In September 2010, a Symposium in Florence, Italy, was held to address the unmet need for global treatments for dry eye disease (DED). It was sponsored by The Tear Film & Ocular Surface Society (TFOS; www.TearFilm.org) and co-sponsored by the Association for Research in Vision & Ophthalmology (www.arvo.org). The Symposium objectives were two-fold: first, to discuss accepted and emerging clinical endpoints of DED with regulatory experts from around the world; and second, to consider how to improve clinical trials of treatments for DED. The Symposium focused on the personal and collective burden of DED, as well as the developmental and regulatory challenges associated with generating new DED therapeutics. This article provides a synopsis of many of the presentations, discussions and recommendations of this Symposium.
Syed ZA, Tran JA, Jurkunas UV. Peripheral Endothelial Cell Count Is a Predictor of Disease Severity in Advanced Fuchs Endothelial Corneal Dystrophy. Cornea 2017;36(10):1166-1171.Abstract
PURPOSE: In advanced Fuchs endothelial corneal dystrophy (FECD), central endothelial changes do not correlate with disease severity. The peripheral endothelial cell count (ECC) has not been studied as a marker of FECD severity. The goal of this study was to determine the relationship between the peripheral ECC and known clinical markers of FECD in advanced cases. METHODS: Patients with FECD examined between January 1, 2013, and September 1, 2016, by 1 cornea specialist were identified. Medical records from all previous visits were reviewed to include eyes with high-quality central and peripheral in vivo confocal microscopy images performed on the same day as a clinical evaluation. Endothelial photographs were used to perform manual cell counts centrally and peripherally. Clinical grading of FECD from 1 to 4 was performed at the slit-lamp. RESULTS: We identified 154 eyes of 126 patients that met criteria for inclusion. With higher disease grades, central ECC and peripheral ECC decreased, visual acuity worsened, and central corneal thickness (CCT) increased (all P < 0.05). In patients with advanced disease (defined as either grade 3 or 4, CCT >700, or central ECC <350), the peripheral ECC was the best predictor of disease severity and had the highest number of statistically significant correlations with other clinical markers compared with competing variables. CONCLUSIONS: In advanced FECD, severity is best determined by the peripheral ECC compared with the central ECC, visual acuity, clinical disease grade, and CCT. The peripheral ECC should be added to the clinical parameters used to evaluate FECD severity.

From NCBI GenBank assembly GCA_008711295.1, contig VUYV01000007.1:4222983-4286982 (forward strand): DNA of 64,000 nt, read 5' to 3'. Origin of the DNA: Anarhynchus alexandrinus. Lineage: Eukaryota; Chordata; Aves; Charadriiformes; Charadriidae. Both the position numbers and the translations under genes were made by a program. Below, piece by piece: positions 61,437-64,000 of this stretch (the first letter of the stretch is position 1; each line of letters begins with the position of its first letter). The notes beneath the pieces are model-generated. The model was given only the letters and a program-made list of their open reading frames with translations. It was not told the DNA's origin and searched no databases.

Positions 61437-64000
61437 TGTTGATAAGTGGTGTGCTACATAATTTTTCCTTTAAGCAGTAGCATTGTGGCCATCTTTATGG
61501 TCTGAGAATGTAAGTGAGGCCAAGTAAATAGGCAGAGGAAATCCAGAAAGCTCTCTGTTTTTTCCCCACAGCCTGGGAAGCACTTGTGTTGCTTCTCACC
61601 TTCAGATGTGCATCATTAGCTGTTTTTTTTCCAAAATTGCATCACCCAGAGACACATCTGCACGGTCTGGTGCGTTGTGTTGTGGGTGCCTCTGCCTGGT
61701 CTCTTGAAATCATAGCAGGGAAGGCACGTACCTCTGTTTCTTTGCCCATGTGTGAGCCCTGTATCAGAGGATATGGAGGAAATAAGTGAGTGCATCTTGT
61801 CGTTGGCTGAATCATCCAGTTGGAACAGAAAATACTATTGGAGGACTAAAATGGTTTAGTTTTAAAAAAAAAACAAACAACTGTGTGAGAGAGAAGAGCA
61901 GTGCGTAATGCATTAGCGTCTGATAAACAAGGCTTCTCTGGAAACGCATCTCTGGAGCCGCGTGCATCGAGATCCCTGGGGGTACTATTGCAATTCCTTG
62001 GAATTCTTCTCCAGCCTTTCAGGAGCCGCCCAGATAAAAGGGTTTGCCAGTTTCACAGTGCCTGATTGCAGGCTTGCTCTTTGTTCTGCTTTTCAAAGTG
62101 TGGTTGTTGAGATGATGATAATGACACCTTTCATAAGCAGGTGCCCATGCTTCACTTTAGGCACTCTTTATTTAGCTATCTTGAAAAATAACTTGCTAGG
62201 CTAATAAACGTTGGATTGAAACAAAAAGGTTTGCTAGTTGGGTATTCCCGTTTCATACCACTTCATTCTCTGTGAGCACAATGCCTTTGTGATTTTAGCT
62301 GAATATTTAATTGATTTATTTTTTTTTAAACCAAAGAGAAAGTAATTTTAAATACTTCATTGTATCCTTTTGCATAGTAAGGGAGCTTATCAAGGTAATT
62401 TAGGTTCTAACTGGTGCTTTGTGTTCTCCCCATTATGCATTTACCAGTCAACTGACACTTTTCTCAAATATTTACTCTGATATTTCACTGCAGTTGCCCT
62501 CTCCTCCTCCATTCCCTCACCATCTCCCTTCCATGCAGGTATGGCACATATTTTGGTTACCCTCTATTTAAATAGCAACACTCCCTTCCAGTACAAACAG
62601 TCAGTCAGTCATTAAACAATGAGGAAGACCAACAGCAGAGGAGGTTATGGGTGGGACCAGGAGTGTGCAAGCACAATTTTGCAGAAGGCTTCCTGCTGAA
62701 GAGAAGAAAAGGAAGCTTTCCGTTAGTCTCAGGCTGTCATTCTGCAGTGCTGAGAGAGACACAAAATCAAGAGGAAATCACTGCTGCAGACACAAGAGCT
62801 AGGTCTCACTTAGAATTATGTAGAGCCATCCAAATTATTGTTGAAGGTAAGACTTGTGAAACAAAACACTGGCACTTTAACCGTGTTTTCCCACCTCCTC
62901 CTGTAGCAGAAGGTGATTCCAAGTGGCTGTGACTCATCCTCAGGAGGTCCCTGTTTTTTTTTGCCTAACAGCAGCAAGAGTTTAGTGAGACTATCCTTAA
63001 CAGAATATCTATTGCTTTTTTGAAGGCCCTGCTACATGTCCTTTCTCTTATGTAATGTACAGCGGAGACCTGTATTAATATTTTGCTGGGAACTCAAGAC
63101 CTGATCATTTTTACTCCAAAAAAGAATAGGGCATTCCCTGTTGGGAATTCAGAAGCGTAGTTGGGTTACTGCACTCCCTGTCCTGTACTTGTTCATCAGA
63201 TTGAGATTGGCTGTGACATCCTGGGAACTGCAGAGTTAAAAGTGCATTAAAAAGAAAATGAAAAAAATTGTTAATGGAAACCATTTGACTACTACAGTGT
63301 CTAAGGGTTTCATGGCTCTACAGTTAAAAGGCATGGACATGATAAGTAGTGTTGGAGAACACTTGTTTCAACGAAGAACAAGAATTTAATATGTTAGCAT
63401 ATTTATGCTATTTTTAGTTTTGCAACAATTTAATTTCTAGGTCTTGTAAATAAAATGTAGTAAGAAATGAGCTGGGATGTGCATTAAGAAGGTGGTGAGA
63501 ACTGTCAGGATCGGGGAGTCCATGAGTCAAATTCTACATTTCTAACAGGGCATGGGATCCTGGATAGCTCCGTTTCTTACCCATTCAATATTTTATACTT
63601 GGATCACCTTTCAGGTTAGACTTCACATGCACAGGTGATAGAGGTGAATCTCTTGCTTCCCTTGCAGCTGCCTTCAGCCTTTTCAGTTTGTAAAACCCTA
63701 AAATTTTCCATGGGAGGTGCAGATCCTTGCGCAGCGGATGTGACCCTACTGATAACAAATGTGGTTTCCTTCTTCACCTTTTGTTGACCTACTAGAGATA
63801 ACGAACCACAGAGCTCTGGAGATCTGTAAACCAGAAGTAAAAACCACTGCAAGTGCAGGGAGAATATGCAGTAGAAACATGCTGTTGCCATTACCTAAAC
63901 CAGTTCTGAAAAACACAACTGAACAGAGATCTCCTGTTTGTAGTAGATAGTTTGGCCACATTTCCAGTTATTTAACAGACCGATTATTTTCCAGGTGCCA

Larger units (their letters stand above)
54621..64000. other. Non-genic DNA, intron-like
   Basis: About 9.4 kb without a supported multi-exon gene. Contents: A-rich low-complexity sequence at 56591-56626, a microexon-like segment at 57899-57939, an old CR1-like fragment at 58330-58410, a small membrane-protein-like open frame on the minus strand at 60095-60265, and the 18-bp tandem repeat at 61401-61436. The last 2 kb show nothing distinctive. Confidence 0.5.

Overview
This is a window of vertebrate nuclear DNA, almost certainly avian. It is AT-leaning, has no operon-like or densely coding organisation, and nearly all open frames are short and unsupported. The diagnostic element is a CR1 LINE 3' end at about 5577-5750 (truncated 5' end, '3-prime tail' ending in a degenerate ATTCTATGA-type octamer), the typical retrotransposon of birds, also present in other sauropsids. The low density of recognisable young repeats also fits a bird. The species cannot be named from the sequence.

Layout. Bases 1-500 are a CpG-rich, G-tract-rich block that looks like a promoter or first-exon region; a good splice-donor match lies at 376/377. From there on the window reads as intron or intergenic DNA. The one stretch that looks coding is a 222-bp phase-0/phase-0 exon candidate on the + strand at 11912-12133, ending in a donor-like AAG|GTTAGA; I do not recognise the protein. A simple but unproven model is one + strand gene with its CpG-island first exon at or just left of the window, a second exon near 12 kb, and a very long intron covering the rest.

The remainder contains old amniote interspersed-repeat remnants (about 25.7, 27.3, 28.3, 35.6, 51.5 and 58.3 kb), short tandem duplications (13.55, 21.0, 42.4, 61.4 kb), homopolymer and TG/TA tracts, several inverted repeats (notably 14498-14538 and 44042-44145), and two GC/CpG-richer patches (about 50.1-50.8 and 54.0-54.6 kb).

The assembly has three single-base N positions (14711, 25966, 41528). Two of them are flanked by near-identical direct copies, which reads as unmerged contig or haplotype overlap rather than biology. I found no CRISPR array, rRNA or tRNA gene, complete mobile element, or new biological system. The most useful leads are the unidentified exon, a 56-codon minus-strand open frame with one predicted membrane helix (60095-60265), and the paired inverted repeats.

Szczotka-Flynn LB, Maguire MG, Ying G-S, Lin MC, Bunya VY, Dana R, Asbell PA, and Group DEAM (DREAM) SR. Impact of Dry Eye on Visual Acuity and Contrast Sensitivity: Dry Eye Assessment and Management Study. Optom Vis Sci 2019;96(6):387-396.Abstract
SIGNIFICANCE: Identification of the association of specific signs of dry eye disease with specific visual function deficits may allow for more targeted approaches to treatment. PURPOSE: The purpose of this study was to explore the association of dry eye signs and symptoms with visual acuity (VA) and contrast sensitivity in the Dry Eye Assessment and Management study. METHODS: Baseline data from participants in the Dry Eye Assessment and Management study were used in this secondary cross-sectional analysis. Standardized procedures were used to obtain results on the Ocular Surface Disease Index (OSDI), high-contrast logMAR VA, contrast sensitivity, tear film debris, tear breakup time (TBUT), corneal fluorescein staining, meibomian gland evaluation, conjunctival lissamine green staining, and Schirmer test scores. Generalized linear models that included age, refractive error status, and cataract status were used to assess the association between VA and contrast sensitivity with OSDI score and each dry eye sign. The Hochberg procedure was used to account for multiple comparisons. RESULTS: Among 487 participants (974 eyes), worse VA was associated with worse mean score on the OSDI vision subscale (39.4 for VA 20/32 or worse vs. 32.4 for VA 20/16 or better; adjusted linear trend, P = .02); scores were not associated with contrast sensitivity. Severe meibomian gland plugging and abnormal secretions were associated with worse mean log contrast sensitivity (1.48 for severe vs. 1.54 for not plugged [P = .04] and 1.49 for obstructed vs. 1.57 for clear [P = .002], respectively). Longer TBUT was associated with better mean log contrast sensitivity (1.57 for TBUT >5 seconds and 1.51 for TBUT ≤2 seconds, P < .0001). CONCLUSIONS: Worse VA rather than worse contrast sensitivity drives vision-related symptoms in dry eye. Greater tear film instability was associated with worse contrast sensitivity.
Szczotka-Flynn LB, Maguire MG, Ying G-S, Lin MC, Bunya VY, Dana R, Asbell PA, and Group DEAM (DREAM) SR. Authors' Response. Optom Vis Sci 2019;96(11):892.